But most would have had to simply hope for the best and do whatever they could to keep producing power.
Most customers were blissfully unaware of the decisions that had created a system where participants depend on scarcity pricing to make a profit in the business of supplying electricity to the ERCOT market. They didn’t know that many of the generators in the market knew they would only be able to produce limited amounts of power, even with sustained prices at or near the cap of 300 times the usual grid price.
They didn’t know that most generators in the market would be richly rewarded even if they were only able to produce 10, 20, or 50% of their expected capacity during the several day-long deep freeze.
Few frozen wind turbines
The 2021 cold weather event began February 11, 2021 with freezing rain, one of the most impactful kinds of winter precipitation. The nation began paying attention to the incoming cold weather as a result of news reports of icing roads in the Dallas-For Worth area that led to a massive, 130 car pile up on I-35.
That wave of the storm did not actually produce massive quantities of ice; the slick road conditions resulted from less than a tenth of an inch of ice on a road where drivers didn’t exercise sufficient speed restraint.
While freezing rain can accumulate on almost any surface exposed to the weather, including aircraft wings and wind turbine blades, there is no available evidence suggesting that a major portion of Texas’s installed base of >30,000 MW of wind turbine generators experienced icing sufficient to have much impact on their generating ability.
There were some reports that claimed iced or frozen turbines were a significant cause of lost wind power generation, but the real culprit was a relatively common, and predicted winter storm weather pattern that included long periods where high pressure covered a huge land mass. When atmospheric pressure is the same over a large area, there is no driving force that creates wind.
Many people that strongly support the continued rapid development of wind and solar power generating systems declared that their favored power sources performed at or above their day-ahead predictions. They wrote lengthy defenses of wind generation and declared that the historical performance of turbines in areas that regularly experience colder weather than what Texas experienced in Feb 2021 proved that there was nothing inherent about wind that made it especially vulnerable to severe weather.
Midwestern utility company MidAmerican Energy Company has shown that wind energy is highly reliable, even in harsh Iowa conditions. In 2020, 80 percent of the utility’s electricity was generated by renewable energy — the majority of which comes from its 3,300 wind turbines, said Geoff Greenwood, a spokesperson for MidAmerican Energy.“Wind turbines can handle the cold just fine. Just look at Iowa.” Vox Feb 19, 2021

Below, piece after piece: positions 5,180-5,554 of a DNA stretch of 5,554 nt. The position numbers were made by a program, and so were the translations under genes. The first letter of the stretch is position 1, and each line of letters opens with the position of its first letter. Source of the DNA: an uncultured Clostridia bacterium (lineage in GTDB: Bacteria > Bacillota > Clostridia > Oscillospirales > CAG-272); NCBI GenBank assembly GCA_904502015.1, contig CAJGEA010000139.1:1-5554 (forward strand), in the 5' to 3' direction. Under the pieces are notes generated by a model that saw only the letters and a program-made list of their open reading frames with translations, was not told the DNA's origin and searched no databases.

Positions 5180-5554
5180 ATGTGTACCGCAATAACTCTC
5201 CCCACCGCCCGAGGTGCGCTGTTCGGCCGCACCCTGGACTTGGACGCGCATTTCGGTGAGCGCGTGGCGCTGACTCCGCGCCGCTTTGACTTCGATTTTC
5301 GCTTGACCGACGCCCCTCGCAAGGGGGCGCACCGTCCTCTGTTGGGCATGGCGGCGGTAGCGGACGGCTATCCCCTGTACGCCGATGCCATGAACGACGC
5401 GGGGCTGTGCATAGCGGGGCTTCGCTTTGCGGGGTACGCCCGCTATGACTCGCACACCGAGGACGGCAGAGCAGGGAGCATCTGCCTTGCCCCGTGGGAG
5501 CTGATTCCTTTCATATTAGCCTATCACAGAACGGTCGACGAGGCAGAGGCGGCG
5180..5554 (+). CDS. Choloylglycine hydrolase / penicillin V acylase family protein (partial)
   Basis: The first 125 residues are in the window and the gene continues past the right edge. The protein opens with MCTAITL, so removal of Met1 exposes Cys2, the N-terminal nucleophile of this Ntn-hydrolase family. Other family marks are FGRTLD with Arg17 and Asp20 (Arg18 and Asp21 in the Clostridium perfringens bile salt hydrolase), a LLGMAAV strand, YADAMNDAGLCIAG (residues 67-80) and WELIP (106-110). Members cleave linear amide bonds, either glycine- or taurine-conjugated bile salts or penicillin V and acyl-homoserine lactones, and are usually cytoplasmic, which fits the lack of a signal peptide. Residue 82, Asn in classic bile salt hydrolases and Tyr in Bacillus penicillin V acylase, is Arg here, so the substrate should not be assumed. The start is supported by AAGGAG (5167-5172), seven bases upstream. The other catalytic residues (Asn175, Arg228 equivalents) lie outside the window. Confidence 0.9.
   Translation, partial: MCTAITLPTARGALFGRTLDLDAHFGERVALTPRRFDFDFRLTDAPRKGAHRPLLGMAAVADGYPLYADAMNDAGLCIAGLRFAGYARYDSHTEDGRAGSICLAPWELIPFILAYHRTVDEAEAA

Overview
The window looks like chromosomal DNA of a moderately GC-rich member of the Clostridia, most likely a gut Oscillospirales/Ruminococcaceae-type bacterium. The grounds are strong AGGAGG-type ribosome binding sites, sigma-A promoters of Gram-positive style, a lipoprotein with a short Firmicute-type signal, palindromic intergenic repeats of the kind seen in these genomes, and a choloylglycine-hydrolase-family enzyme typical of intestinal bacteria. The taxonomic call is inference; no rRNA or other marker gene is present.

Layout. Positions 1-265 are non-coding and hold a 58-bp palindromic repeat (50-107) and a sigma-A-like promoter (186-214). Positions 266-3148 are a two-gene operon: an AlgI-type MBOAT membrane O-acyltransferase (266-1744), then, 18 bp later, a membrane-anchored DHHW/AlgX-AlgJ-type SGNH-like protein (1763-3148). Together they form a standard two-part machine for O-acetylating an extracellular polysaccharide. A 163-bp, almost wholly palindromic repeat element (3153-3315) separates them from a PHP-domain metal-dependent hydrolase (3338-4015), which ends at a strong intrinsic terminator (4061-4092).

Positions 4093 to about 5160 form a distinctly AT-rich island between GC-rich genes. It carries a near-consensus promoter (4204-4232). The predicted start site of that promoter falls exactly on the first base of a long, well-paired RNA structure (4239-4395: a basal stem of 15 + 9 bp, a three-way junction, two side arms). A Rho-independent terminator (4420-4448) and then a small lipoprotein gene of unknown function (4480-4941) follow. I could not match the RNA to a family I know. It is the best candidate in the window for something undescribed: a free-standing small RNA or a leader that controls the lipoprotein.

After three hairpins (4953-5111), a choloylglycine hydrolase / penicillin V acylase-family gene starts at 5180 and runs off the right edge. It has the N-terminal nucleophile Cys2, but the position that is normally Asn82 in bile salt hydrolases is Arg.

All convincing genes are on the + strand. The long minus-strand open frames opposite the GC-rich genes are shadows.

From the wind and solar advocates’ point of view, better-than-expected performance means that wind and solar should bear little or no responsibility for low generation during an electricity supply shortage.
Even in a supply crunch severe enough to cause an Emergency Energy Alert stage 3 (EEA-3) – the highest available response level – there is nothing that wind and solar generators can do to make their systems supply power. They must wait until the wind starts blowing or the sun comes up. Low sunlight inevitably affects areas spanning more than half of the planet all the time. Wind is more localized, but there are times when entire continents can be still for many hours several days at a time.
Vast majority of wind and solar advocates are observant enough to know these facts. They even take offense when they are introduced into energy discussions. If challenged about the value of continued strong support and mandates for increasing wind and solar penetration, one of their arguments is that using the wind and the sun to supply energy when it is available allows fossil fuel generating sources to burn less fuel.
That would be a reasonable response if the only competitor to wind and solar was fossil fuel. It’s even a reasonable response in systems where large hydroelectric dams are part of the generating mix because it allows the water to remain behind the dam, ready to be used when wind and solar generation falls off.
But opportunistically displacing other sources of power can lead to unproductive consequences like eliminating enough revenue from nuclear plants to make them struggle financially. Right now, there are firm plans in place to close five operating nuclear plants in the US during 2021.
Though some industry leaders have vociferously denied that wind and solar power can be blamed for those closure decisions, the financial evidence is clear. Low grid prices and grid congestion fees in regions where there is abundant wind or solar power available create a “missing money” situation that stresses large steady-running generators that serve base load very well.
There is a correlation and a causation between the location of Exelon’s Byron and Dresden power plants in high wind areas and their financial performance. The same holds true for Diablo Canyon, but the culprit in California is a massive quantity of solar power generation that can create negative pricing during the middle of the day.